In the PMBOK Guide fifth edition, the verify scope process is replaced with the validate scope process, therefore this post is no longer valid.
Please refer to my new blog post on quality control and validate scope.
Today we are going to discuss the quality control and verify scope processes.
These two are very important processes which ensure that the product is defect free and meets the user’s requirement.
Since both processes involve inspection, many professionals often get confused and think that they are the same.
However, this is not true. Both processes are different: they are performed at different stages of the project and their objectives are also different.
I hope after reading this blog post, you will be able to understand the difference between these two processes.
In the quality control process, you inspect the deliverable for its quality. You check its correctness and see if it is as per specifications.
You perform quality control activities throughout the monitoring and controlling phase with your team members to ensure that the product is defect free and all parameters are within the acceptable limits.
Now let’s see a real world example of the quality control process.
You have been appointed as project manager for a government contract to build a 1,000 km road. You start working on it. Along with other plans, you create a quality management plan and recruit a quality control engineer to monitor the quality activities.
This quality control engineer will be available on site to check the quality of the work at each stage. He will see if the received coal-tar is as per the required quality, the stones are properly being crushed, the ground level is correct, and if the sidewalk is properly aligned, etc.
In the above example, the quality control engineer was performing quality control activities.
In the verify scope process you inspect the deliverable with the client to verify if it meets all requirements and is acceptable.
The verify scope process is also performed during the monitoring and controlling phase of the project.
Both processes are performed during the monitoring and control phase of the project, however this is the only similarity. The objective of the verify scope process is to get formal acceptance from the client that the deliverable is acceptable.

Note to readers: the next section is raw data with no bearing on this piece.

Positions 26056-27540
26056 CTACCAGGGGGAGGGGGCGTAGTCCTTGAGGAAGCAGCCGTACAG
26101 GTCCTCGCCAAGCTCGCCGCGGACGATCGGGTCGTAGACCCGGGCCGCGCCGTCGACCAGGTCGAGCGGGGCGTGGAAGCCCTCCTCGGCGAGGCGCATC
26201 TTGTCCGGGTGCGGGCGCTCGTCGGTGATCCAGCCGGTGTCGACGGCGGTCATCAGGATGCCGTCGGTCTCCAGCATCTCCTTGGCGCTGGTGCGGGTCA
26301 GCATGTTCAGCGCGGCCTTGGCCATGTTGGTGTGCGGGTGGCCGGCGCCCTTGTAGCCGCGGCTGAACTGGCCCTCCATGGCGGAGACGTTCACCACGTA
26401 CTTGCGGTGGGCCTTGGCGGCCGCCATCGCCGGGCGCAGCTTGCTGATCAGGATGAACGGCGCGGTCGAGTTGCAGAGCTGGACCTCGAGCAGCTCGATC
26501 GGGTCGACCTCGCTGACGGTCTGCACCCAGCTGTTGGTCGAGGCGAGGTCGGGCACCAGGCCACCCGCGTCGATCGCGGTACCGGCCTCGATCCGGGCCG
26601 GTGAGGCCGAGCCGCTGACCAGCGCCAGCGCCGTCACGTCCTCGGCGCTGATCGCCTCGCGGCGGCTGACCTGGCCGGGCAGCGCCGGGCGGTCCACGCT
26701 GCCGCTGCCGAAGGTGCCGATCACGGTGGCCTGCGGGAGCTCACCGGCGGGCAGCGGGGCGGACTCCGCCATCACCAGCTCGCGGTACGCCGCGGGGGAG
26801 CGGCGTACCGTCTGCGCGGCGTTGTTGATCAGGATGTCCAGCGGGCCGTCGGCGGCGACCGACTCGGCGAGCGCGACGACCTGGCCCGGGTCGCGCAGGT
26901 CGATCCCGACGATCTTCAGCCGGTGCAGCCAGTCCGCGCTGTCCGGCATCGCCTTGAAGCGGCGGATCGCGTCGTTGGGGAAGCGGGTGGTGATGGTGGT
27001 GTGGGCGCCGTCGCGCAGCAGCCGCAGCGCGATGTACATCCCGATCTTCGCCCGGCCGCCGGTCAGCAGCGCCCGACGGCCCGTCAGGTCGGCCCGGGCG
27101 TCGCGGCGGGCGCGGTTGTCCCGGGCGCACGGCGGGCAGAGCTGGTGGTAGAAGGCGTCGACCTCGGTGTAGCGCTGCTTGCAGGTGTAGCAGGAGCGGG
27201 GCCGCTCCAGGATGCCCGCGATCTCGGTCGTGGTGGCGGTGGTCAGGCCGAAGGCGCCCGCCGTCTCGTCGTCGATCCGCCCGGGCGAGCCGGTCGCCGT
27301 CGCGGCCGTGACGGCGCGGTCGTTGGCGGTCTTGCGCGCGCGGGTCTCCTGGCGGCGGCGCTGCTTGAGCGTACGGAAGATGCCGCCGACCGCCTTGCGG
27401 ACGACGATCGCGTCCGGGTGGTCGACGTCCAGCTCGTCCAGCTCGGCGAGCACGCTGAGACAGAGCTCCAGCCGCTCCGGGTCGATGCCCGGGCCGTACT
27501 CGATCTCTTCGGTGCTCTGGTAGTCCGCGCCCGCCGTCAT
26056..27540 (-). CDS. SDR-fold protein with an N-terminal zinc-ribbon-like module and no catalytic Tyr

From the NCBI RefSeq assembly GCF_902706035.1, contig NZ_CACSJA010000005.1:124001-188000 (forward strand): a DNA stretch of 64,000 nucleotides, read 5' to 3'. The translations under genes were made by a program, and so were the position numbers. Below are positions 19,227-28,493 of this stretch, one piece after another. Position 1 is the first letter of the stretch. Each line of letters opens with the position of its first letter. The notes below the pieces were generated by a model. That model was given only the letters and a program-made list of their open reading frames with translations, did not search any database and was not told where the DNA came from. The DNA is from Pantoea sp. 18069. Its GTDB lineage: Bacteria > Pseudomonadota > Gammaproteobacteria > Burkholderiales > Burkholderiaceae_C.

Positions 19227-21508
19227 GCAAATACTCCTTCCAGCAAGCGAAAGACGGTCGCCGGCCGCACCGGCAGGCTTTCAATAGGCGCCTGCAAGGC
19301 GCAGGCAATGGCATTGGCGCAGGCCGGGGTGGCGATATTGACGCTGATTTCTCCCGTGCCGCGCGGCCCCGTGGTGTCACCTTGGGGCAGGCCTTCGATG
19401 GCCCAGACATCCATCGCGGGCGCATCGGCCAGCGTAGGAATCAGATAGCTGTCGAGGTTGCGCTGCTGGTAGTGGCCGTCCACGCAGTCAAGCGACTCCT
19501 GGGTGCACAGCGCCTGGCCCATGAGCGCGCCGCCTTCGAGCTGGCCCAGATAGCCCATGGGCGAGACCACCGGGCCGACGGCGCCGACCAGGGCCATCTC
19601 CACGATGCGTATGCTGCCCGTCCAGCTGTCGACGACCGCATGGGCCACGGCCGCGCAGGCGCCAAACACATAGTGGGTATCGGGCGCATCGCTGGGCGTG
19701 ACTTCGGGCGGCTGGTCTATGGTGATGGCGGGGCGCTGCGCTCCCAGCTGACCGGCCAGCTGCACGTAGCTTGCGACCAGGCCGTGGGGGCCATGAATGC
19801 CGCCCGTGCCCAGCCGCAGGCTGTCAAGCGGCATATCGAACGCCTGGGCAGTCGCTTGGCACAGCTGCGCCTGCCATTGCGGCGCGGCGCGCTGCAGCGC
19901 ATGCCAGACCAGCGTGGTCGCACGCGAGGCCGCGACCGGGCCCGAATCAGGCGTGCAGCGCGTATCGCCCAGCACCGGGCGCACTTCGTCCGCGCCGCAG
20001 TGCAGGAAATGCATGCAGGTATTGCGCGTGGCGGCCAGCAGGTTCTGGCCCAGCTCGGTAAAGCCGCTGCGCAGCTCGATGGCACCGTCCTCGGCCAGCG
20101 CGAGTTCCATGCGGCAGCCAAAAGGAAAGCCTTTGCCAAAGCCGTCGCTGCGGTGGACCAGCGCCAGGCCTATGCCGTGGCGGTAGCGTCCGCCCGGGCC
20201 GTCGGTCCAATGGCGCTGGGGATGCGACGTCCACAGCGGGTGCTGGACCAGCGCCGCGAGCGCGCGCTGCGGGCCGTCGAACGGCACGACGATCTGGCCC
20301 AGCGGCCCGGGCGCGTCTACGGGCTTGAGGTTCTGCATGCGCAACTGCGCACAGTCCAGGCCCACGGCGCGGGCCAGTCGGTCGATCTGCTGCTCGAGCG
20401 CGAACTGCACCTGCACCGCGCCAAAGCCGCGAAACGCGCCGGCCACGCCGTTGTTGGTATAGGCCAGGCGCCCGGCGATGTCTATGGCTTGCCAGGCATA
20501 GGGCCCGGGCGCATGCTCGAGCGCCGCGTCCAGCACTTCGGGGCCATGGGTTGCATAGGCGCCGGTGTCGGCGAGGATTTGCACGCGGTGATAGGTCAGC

Now we will see the verify scope activities in a real world example.
Let’s take the same example discussed above.
You have built the 100 km road and it is ready to be handed over. You invite the authorities to come and inspect the completed part of the road and formally accept it.
The government representatives come and verify whether all the requirements have been met or not. They will check if the road width is correct, if road leveling is okay, and the length of the completed part of the road.
Once these representatives are satisfied, they will formally accept the completed part of the road and you get your money.
The above example shows verify scope activities.
Please note that it is not necessary for the verify scope process to always be performed at the end of the project. It can happen far before the project ends. You can also perform the verify scope activity with the perform quality control process as you have seen in the given example.
In the given example, both processes are being performed in parallel. The government’s representatives are verifying the scope for the completed part of the road with you, and at the same time your team is building the rest of the road.
Differences Between Quality Control and Verify Scope
The following are a few differences between the quality control and verify scope processes:
- Quality control deals with the quality of the product while verify scope deals with the scope of the product.
- Quality control activities are performed internally, while the verify scope process is performed with the client.
- Quality control activities are performed during the project execution, and verify scope functions are usually performed at the end of the project or phase.
- The objective of the quality control process is to produce a defect free product, while the objective of the verify scope process is to get the deliverable accepted by the client.
The quality control process helps you create a defect free high quality product, and the verify scope process helps you get the product accepted by the client. Quality control activities are performed throughout the execution phase, and verify scope activities are needed when the deliverable is ready to be handed over.
There is another process called quality assurance which is often mistaken for quality control. Therefore, I have written another blog post to explain these processes as well.
Here is where this blog post on quality control and verify scope ends. If you have something to share, you can do so through the comments section.